Early on many men thought I was advocating a utopian concept: a shave with no burn, nick, or shadow. I was a women so I didn’t know what I was talking about. But there was a major shift in customer perception when Gillette introduced the Fusion. People said “enough already!” and started looking for an alternative. Today people are ready to listen.
What are your most popular products and why?
Our call to fame are our shave cream and our brushes. They’re popular for two different reasons. For our brushes, it’s the look. Many brands offer similar products, but not the look. For shaving creams our White Tea scent is far and away our best seller. It seems to be universal: it has a very broad appeal in all markets. On the other hand our cucumber-scented cream does well in the US–particularly in Florida and California–but in France we can’t give it away. Our almond-scented cream sells strongly in France, I think partly because the scent evokes childhood memories in many people there.
It seems to me that you create products that are attractive to women as well as men, particularly with shaving brushes. How have women responded?
We are not specifically targeting women as customers but we want the products to appeal to them. Women are total despots and if they don’t like the look of a product it just will not get counter space in the bathroom! So we’re looking for providing a product that will satisfy both the shaver and their partner.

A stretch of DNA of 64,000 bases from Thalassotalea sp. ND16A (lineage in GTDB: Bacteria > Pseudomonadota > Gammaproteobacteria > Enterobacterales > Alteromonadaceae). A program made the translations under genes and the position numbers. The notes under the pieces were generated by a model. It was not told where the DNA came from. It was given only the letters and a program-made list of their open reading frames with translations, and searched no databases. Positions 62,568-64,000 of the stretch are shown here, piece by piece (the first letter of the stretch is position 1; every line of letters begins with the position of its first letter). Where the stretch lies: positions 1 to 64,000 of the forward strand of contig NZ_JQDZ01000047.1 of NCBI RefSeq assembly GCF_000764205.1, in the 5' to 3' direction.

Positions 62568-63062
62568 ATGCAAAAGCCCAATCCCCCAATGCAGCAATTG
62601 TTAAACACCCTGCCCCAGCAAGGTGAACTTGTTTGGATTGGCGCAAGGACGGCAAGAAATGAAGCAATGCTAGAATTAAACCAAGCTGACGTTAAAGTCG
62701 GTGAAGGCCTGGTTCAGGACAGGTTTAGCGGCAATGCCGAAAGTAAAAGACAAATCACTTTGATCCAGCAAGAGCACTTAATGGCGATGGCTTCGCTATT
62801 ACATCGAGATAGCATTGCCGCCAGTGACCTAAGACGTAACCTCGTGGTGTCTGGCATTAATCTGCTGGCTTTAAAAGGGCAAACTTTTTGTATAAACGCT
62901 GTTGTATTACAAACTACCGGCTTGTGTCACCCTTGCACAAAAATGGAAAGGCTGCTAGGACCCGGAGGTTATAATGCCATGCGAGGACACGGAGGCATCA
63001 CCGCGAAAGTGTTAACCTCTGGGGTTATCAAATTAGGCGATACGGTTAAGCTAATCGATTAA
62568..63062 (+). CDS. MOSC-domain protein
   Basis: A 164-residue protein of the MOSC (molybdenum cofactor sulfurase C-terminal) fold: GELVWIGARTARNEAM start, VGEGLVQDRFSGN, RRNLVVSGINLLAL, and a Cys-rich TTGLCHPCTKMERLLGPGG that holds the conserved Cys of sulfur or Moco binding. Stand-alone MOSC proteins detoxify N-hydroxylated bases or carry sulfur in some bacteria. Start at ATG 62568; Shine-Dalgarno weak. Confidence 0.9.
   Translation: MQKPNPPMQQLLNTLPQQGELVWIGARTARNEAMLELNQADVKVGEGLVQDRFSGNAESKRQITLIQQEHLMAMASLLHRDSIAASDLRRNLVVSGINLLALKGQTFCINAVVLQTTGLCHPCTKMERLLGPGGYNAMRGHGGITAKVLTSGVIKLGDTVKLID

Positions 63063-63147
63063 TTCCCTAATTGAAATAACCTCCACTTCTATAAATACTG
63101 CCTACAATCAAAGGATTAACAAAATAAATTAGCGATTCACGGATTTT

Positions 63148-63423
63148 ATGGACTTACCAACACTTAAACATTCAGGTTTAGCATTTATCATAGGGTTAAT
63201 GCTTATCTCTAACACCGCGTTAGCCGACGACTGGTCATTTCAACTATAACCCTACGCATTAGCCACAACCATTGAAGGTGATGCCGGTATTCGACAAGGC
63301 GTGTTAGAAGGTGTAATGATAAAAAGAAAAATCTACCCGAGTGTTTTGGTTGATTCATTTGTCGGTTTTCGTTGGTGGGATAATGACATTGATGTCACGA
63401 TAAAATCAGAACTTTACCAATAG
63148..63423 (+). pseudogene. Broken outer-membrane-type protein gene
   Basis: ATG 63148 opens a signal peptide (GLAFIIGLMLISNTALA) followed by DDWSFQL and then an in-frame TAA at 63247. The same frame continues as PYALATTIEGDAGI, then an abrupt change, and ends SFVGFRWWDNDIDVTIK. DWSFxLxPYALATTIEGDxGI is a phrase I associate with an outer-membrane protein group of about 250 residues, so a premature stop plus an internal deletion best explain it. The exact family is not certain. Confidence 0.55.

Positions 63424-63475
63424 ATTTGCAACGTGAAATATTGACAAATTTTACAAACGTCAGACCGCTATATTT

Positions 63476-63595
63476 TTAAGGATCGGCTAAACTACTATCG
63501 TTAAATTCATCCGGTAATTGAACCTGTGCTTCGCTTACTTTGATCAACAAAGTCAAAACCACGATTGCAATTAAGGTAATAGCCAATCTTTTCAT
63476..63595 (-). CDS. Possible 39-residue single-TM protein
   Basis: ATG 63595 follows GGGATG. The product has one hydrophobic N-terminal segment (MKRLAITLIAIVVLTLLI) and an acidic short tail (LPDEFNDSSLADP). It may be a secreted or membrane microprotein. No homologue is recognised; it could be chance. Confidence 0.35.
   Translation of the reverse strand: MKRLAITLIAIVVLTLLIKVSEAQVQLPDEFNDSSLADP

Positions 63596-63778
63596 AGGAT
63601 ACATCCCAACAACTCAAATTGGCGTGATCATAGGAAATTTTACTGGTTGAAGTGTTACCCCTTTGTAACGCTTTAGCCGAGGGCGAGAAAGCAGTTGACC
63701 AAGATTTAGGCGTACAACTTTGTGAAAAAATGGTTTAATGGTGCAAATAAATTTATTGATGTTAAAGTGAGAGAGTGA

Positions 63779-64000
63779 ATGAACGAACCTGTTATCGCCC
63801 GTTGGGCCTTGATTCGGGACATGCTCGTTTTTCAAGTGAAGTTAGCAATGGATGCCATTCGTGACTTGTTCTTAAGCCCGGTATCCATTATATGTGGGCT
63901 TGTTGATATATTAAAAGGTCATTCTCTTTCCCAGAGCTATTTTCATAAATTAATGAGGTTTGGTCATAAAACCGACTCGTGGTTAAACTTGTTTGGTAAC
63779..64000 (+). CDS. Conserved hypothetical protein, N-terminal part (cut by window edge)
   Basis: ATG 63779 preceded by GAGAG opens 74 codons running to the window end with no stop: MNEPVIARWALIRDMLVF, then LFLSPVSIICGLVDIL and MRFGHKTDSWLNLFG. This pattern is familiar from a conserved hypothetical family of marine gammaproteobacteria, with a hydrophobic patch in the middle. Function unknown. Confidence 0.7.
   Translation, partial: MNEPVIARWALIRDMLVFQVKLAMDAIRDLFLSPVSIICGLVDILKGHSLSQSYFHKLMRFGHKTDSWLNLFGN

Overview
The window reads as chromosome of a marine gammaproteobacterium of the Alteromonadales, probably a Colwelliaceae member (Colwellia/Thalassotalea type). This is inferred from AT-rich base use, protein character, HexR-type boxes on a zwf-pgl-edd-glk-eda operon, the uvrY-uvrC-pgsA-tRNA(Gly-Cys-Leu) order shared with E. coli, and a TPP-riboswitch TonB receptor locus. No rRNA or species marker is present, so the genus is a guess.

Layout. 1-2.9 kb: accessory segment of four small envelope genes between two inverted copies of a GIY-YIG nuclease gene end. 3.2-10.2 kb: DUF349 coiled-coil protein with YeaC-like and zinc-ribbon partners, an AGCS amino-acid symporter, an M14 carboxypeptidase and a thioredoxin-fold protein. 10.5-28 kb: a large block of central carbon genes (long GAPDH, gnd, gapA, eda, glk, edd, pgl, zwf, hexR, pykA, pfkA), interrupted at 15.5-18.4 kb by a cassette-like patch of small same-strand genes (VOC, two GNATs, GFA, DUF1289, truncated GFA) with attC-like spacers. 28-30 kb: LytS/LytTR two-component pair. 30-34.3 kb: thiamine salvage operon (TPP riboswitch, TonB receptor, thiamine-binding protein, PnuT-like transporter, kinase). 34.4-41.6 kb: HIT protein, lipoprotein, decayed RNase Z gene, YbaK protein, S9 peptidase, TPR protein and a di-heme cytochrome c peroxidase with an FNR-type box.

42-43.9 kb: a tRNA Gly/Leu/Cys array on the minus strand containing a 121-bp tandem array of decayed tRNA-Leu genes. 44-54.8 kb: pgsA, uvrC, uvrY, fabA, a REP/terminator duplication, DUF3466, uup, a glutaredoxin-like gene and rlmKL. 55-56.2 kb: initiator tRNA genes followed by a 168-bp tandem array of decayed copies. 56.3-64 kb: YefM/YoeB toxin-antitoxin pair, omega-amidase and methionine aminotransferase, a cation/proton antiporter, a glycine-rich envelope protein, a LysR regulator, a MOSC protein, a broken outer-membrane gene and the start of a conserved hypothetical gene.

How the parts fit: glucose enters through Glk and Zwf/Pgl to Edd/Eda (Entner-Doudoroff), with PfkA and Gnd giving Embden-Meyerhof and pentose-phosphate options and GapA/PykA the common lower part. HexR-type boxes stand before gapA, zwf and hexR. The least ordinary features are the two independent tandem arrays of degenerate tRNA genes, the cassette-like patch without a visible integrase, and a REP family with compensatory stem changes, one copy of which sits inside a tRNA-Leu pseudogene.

Why haven’t you embraced safety razors vs. multi-blade cartridges?
A great question. We initially looked at DE razors, doing surveys and research among our customers, and found demand was not high enough to justify the cost of tooling and manufacturing. However since the Fusion was introduced interest in DE razors has skyrocketed. We’re currently investigating the different styles of razor heads and handles and we hope to have a DE razor out before the end of the year!
eShave brushes have only three specifications (handle size, handle color, and hair type). What’s been the most popular combination?
Black is by far our most popular handle color. The popularity of other colors seem to be dependent on the region of the country, though the transparent handle seems to be the weakest seller. Our Fine badger hair far outsells the other grades.
By the way, we design and manufacturer all of our brushes in-house. Every day at 3:30pm our artisans start assembling whatever has been ordered that day. After the glue of the hair knot has been set into the handle for 24 hours we ship. Then we replenish our inventory and start again. Its almost like a “made to order” process.
Proctor and Gamble recently acquired the Art of Shaving brand. How do you think it will effect the industry?
Art of Shaving made the initial decision to have more of a broad appeal while eShave made the the decision to be more niche. But I think P&G’s acquisition of AoS is a good thing for the industry as a whole. Traditional wetshaving has been a marginal business for the last 15 years but it’s growing and I think P&G will help bring it to the forefront of people’s minds. I hope people will soon view shaving brushes as just as necessary and ubiquitous as tootbrushes!